A further argument raised against a CTB was that it would threaten the viability of U.S. weapons laboratories in that, without the opportunity to do experimental work, our scientists might gradually drift away into other employments. By contrast, it was thought that the Soviets could use government authority to retain their key laboratory personnel. The U.S. laboratories themselves seemed to refute this argument. Very likely in anticipation that a CTB might happen some day, they began to diversify their activities by taking on more work dealing with non-nuclear weapons and with high-technology civilian matters. With the breakup of the Soviet Union, it was the former Soviet laboratories that disintegrated, causing some concern that their former employees would sell their services to third world regimes intent on acquiring a nuclear weapons capability.
Within the weapons laboratories and the military, a solid core of resistance to a CTB persisted based on the perceived need to develop and test specially designed warheads to fit new weapon systems. The Reagan administration continually emphasized that testing was needed to "modernize the stockpile." Among the objectives were the development of exotic weapons such as earth-penetrating warheads designed to destroy enemy command centers, and the directed-energy weapons (such as the X-ray laser activated by a thermonuclear explosion) planned for the Strategic Defense Initiative (SDI). The demise of the Soviet Union weakened this argument for continued testing. Without the prospect of a deadly exchange with a fully armed superpower, there was clearly less need for new kinds of nuclear weapons. While there was still a felt need for a strategic defense against accidental or random launches from other parts of the world, SDI planning began to emphasize interception with non-nuclear missiles ("brilliant pebbles"). In July 1992 the Energy Department cancelled the last scheduled test of the X-ray laser.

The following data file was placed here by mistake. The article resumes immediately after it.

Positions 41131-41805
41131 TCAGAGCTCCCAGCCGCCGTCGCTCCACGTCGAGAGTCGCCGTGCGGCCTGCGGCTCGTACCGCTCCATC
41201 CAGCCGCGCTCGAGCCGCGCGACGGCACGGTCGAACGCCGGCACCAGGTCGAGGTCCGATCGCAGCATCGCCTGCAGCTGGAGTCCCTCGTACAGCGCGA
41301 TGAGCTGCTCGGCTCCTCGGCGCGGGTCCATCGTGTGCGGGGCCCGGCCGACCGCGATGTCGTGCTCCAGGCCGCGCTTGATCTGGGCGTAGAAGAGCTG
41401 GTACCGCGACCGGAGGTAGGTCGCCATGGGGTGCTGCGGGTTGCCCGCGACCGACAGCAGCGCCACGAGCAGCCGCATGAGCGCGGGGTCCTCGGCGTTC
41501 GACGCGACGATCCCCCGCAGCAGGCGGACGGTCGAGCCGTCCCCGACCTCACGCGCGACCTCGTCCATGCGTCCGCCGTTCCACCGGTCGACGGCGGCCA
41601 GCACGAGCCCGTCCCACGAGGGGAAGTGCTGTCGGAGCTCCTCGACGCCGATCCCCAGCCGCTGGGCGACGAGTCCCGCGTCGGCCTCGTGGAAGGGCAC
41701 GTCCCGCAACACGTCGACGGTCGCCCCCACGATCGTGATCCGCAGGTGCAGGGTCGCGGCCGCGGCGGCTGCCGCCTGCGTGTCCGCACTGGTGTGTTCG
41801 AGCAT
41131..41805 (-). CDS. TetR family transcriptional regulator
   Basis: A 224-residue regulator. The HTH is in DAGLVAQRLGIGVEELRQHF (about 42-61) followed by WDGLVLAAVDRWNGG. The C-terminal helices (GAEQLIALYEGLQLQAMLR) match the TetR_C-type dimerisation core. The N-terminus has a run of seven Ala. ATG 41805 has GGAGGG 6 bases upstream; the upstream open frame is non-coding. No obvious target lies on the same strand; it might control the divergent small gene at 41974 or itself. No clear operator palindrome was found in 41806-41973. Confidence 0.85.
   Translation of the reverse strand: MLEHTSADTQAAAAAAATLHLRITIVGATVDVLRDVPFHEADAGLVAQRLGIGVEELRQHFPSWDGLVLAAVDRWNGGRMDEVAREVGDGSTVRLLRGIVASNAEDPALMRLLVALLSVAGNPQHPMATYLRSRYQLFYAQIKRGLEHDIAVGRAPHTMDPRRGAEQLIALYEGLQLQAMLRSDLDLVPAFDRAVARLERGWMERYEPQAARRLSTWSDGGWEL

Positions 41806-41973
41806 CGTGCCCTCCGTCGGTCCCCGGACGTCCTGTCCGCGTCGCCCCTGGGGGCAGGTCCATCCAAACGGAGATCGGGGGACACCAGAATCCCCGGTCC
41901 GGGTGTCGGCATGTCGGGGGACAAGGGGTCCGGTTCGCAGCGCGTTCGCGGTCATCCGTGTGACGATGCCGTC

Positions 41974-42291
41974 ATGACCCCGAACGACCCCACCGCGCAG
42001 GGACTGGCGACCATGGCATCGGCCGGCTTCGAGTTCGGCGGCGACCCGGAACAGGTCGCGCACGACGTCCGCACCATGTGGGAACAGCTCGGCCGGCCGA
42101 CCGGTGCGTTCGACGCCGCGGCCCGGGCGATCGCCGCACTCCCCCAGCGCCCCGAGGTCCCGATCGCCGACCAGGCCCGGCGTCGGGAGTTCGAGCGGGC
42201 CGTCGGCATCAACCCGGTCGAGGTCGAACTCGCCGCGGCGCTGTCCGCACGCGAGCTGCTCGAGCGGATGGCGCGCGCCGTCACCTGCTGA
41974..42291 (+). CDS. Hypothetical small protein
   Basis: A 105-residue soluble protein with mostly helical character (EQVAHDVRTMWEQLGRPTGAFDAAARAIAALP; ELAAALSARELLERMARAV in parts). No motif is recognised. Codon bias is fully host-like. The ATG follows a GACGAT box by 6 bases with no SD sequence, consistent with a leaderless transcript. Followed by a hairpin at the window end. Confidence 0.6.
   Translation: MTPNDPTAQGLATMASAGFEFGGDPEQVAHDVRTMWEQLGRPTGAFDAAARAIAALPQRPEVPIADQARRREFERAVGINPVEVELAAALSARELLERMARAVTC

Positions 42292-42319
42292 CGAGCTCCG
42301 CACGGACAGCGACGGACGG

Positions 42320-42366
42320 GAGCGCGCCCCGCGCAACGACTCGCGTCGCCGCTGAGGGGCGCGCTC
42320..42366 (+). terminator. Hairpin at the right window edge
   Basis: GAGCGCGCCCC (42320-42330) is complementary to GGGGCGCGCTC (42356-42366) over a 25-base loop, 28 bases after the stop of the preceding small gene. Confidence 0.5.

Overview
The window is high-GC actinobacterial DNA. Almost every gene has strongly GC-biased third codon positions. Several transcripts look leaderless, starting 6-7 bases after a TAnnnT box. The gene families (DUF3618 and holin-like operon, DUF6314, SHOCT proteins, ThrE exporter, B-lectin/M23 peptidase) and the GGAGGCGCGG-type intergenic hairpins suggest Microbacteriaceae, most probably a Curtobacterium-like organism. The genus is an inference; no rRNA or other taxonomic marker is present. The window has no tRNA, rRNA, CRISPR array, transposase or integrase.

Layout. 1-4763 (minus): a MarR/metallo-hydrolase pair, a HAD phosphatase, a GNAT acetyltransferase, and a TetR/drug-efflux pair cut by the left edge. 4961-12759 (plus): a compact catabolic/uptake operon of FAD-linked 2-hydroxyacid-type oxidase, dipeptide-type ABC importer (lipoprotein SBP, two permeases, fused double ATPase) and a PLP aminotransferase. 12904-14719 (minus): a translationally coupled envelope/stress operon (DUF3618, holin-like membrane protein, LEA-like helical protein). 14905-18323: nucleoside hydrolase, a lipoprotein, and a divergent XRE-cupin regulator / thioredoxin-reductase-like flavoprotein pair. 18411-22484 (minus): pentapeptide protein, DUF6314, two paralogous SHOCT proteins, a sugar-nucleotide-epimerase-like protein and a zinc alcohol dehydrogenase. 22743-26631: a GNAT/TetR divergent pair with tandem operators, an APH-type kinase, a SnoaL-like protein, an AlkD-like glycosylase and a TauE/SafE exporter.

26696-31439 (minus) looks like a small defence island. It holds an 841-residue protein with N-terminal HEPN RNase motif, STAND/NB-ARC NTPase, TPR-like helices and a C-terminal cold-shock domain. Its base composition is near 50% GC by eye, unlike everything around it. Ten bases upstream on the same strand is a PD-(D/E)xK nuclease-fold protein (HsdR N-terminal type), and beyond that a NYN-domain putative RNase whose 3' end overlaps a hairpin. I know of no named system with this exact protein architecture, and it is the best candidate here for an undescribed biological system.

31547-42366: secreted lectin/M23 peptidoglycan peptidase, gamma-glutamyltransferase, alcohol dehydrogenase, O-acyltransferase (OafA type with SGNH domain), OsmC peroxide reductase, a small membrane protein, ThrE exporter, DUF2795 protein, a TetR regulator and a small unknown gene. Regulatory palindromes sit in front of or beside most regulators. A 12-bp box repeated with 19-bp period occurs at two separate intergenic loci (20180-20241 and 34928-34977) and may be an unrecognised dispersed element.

Arguments for a CTB
A main line of argument by CTB supporters has emphasized what such a treaty would contribute in forestalling the development of destabilizing new weapons. Agreeing, for example, with test ban foes that the space-based weapons planned for SDI could not be brought into being without testing, they have cited exactly this fact as a basis for advocating a CTB. This argument had less force after the collapse of the Soviet Union diminished the likelihood that new weapons threatening to the United States would be developed or proposed.
A second principal argument offered on behalf of a CTB is that it would have a major effect in preventing further proliferation of nuclear weapons. Although non-nuclear nations may be able to develop relatively simple weapons without testing, they would find this much more difficult to do with confidence in the case of more complex fission weapons and thermonuclear weapons. During the NPT's first twenty years, failure of the superpowers to make significant progress toward a CTB was regarded as a breach of their commitments under Article VI of the Non-Proliferation Treaty. This was a contentious issue at NPT review conferences and was regarded as a threat to the NPT's extension when that question would come up for review in 1995. As the Cold War wound down and compliance with Article VI seemed to be adequately demonstrated by negotiated reductions in specific weapons, it became more likely that the NPT would be extended. The feeling remained, however, that with a CTB there would be a much stronger consensus for a long-term extension.